“What’s going on?” he asked Anthony.

“The fridge caught fire—what a mess. It could have burned the whole building down.”

“Oh yeah, I saw that,” Marty replied.

Then he nonchalantly walked towards his bedroom in the rear of the flat. It took all three brothers, Jimmy, Dominic and Anthony to hold back their dad, Jimmy, from wringing Marty’s neck that day.

Did I say that Marty was incorrigible and endearing?

Do you remember Chicago’s Blizzard of 1979? It wound up costing Mayor Michael Bilandic his job for his failure to clean the streets.

I was a student at DePaul University when the blizzard hit.        I barely made it back to the Old Neighborhood from Lincoln Park. The L trains were running at a snail’s pace and when the Blue Line train pulled in at Racine Avenue—that was it. The ice had built up so much on the tracks—the trains were stuck. Everyone on board was told to get off.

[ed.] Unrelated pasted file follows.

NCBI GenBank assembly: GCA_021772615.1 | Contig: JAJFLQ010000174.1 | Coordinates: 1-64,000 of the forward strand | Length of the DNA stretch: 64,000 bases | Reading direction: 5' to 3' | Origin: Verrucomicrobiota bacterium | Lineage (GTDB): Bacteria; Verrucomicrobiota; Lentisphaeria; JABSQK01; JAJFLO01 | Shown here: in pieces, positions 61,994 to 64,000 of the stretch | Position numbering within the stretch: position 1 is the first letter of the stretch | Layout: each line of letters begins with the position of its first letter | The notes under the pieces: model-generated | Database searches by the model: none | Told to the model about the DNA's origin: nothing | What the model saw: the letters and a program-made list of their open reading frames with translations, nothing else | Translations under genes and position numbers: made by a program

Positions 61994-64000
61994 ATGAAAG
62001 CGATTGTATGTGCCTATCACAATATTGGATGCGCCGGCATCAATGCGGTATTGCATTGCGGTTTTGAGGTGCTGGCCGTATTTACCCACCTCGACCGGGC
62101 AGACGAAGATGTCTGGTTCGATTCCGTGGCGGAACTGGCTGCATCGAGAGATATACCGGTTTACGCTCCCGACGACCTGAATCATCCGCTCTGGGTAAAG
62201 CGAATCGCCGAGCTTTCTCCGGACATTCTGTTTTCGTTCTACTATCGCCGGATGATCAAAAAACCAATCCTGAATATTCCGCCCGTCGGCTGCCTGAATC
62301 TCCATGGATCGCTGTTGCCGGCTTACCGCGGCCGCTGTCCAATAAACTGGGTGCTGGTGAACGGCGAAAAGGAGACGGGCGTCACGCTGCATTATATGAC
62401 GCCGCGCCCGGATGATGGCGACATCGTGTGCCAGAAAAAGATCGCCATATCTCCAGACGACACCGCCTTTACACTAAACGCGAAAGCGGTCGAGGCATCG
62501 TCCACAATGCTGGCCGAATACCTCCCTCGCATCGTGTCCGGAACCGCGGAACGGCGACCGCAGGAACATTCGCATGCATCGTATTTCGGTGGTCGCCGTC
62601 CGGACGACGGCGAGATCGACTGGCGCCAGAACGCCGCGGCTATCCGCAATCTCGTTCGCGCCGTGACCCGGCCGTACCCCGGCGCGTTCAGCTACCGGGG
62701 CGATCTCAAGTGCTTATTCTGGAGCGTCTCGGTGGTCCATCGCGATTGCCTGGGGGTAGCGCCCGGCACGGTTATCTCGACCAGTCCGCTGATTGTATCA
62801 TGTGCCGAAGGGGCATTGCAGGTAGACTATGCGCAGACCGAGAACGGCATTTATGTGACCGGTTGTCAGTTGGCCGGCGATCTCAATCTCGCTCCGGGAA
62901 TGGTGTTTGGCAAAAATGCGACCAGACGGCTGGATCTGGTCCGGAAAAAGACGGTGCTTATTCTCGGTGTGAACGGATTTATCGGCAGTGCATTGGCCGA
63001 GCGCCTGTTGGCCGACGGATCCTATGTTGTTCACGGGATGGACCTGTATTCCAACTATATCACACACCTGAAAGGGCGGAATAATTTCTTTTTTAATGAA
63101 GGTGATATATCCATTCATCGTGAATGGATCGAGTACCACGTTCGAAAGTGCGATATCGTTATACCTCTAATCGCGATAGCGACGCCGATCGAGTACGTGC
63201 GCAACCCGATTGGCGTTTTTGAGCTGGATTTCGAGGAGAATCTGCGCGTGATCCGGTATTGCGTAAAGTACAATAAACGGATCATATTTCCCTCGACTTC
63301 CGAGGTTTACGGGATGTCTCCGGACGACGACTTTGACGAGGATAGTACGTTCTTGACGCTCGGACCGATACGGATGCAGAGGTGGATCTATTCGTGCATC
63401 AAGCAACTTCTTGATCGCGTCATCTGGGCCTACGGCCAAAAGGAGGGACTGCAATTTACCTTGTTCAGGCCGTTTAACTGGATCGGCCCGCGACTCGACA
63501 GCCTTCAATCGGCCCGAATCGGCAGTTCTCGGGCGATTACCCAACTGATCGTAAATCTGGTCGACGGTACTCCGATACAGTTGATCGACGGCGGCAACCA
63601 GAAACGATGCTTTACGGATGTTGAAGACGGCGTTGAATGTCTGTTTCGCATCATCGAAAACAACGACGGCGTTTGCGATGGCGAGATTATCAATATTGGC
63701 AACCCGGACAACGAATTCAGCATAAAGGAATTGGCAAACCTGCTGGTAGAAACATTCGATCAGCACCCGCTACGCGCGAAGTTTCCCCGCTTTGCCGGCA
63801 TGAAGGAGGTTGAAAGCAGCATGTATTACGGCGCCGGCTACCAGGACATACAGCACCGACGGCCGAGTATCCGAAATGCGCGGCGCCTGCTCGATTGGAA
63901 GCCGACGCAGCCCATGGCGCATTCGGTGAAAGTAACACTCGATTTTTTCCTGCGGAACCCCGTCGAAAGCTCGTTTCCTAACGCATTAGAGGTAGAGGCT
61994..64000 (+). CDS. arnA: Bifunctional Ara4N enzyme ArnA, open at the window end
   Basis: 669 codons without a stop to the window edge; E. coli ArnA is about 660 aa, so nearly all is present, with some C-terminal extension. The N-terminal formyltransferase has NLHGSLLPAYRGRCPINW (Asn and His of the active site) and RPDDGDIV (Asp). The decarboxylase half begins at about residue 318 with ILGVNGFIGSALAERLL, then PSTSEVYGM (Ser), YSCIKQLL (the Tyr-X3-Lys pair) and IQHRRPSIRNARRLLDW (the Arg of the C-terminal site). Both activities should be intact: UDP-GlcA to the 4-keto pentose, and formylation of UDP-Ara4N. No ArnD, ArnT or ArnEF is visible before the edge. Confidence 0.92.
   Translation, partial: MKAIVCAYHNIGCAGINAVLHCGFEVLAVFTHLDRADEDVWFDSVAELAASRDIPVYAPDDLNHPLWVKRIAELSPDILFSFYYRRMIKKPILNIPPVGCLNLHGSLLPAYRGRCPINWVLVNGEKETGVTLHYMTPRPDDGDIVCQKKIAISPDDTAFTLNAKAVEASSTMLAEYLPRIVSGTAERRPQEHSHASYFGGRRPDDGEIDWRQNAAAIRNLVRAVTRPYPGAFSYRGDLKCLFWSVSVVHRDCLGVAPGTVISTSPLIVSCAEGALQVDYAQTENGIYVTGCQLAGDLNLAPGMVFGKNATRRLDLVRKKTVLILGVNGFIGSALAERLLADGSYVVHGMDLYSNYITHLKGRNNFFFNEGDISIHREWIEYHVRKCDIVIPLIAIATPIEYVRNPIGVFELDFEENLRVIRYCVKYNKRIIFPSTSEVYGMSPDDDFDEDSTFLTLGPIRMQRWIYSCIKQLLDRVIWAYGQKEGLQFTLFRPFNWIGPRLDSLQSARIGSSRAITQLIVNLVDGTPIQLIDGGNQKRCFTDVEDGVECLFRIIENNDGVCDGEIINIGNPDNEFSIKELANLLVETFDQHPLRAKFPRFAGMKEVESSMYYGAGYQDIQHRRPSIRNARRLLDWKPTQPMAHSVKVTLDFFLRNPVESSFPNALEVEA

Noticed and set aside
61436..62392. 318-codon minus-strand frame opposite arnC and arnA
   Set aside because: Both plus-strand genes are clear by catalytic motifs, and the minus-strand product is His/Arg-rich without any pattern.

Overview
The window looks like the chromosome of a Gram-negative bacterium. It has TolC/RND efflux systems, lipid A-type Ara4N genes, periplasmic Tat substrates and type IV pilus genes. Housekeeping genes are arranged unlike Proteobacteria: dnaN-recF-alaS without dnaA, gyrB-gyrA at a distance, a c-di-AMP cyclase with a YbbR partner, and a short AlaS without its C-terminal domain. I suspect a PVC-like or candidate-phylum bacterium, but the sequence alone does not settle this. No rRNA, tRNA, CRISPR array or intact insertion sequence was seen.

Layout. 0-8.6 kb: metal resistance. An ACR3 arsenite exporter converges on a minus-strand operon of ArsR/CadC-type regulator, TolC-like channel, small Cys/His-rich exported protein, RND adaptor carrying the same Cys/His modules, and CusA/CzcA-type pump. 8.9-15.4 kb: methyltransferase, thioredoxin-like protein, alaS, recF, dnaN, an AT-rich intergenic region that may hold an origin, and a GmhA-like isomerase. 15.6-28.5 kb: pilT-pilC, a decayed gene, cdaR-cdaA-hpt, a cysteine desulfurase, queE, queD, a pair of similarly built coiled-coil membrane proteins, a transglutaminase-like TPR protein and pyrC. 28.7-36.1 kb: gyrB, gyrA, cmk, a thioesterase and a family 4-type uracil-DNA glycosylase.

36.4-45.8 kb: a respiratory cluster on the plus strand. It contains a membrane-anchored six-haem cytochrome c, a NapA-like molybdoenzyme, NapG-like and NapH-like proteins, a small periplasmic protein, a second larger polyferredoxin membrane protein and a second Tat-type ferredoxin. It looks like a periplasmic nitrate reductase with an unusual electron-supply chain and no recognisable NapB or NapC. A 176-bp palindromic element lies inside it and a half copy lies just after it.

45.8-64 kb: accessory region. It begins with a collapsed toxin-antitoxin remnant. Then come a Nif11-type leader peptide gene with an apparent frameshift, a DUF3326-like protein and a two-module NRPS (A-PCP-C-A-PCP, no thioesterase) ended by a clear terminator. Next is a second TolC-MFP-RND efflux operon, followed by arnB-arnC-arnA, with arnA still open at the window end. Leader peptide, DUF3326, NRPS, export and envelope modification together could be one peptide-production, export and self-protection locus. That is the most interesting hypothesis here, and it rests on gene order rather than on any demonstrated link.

I was still several blocks from home and wasn’t prepared for all that snow—I wasn’t even wearing winter boots. My feet were already frozen.

“I got it—I’ll go over to Anthony Saviano’s house. I’m sure Martha and Jimmy will put me up for the night.”

I was right—the Saviano’s were more than kind. Martha made me some hot soup and of course, there was little angelic Marty willing to do anything to make my stay more pleasant.

“You can have my top bunk tonight, Mark. I’ll go sleep on the couch,” Marty offered.

“Gee, thanks, kid.”

Anthony had the bottom bunk. Jimmy had his own bedroom. Dominic—was off and married—I think—well, maybe not. Sorry if I’m getting you in trouble with Vicky—Dom.